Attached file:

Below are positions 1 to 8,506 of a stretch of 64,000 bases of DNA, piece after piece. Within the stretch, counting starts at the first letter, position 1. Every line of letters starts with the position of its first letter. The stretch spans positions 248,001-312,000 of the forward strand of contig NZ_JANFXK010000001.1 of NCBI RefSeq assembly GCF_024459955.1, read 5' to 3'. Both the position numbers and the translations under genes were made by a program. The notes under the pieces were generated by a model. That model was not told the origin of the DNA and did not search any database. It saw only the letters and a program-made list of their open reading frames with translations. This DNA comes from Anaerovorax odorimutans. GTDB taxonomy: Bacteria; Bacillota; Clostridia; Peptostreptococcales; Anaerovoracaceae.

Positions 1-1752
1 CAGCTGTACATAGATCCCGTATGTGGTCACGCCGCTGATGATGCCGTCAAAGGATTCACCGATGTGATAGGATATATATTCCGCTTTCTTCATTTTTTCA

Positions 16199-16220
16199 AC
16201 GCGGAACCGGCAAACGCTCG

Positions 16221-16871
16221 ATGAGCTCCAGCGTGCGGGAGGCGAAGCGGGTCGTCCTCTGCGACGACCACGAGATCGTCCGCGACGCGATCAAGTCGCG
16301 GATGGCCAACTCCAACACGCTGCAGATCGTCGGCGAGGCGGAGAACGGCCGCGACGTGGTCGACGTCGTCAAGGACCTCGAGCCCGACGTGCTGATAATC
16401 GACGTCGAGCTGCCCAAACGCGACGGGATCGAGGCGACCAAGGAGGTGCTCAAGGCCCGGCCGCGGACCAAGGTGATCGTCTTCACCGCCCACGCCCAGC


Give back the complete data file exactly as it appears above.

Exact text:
Below are positions 1 to 8,506 of a stretch of 64,000 bases of DNA, piece after piece. Within the stretch, counting starts at the first letter, position 1. Every line of letters starts with the position of its first letter. The stretch spans positions 248,001-312,000 of the forward strand of contig NZ_JANFXK010000001.1 of NCBI RefSeq assembly GCF_024459955.1, read 5' to 3'. Both the position numbers and the translations under genes were made by a program. The notes under the pieces were generated by a model. That model was not told the origin of the DNA and did not search any database. It saw only the letters and a program-made list of their open reading frames with translations. This DNA comes from Anaerovorax odorimutans. GTDB taxonomy: Bacteria; Bacillota; Clostridia; Peptostreptococcales; Anaerovoracaceae.

Positions 1-1752
1 CAGCTGTACATAGATCCCGTATGTGGTCACGCCGCTGATGATGCCGTCAAAGGATTCACCGATGTGATAGGATATATATTCCGCTTTCTTCATTTTTTCA

Positions 16199-16220
16199 AC
16201 GCGGAACCGGCAAACGCTCG

Positions 16221-16871
16221 ATGAGCTCCAGCGTGCGGGAGGCGAAGCGGGTCGTCCTCTGCGACGACCACGAGATCGTCCGCGACGCGATCAAGTCGCG
16301 GATGGCCAACTCCAACACGCTGCAGATCGTCGGCGAGGCGGAGAACGGCCGCGACGTGGTCGACGTCGTCAAGGACCTCGAGCCCGACGTGCTGATAATC
16401 GACGTCGAGCTGCCCAAACGCGACGGGATCGAGGCGACCAAGGAGGTGCTCAAGGCCCGGCCGCGGACCAAGGTGATCGTCTTCACCGCCCACGCCCAGC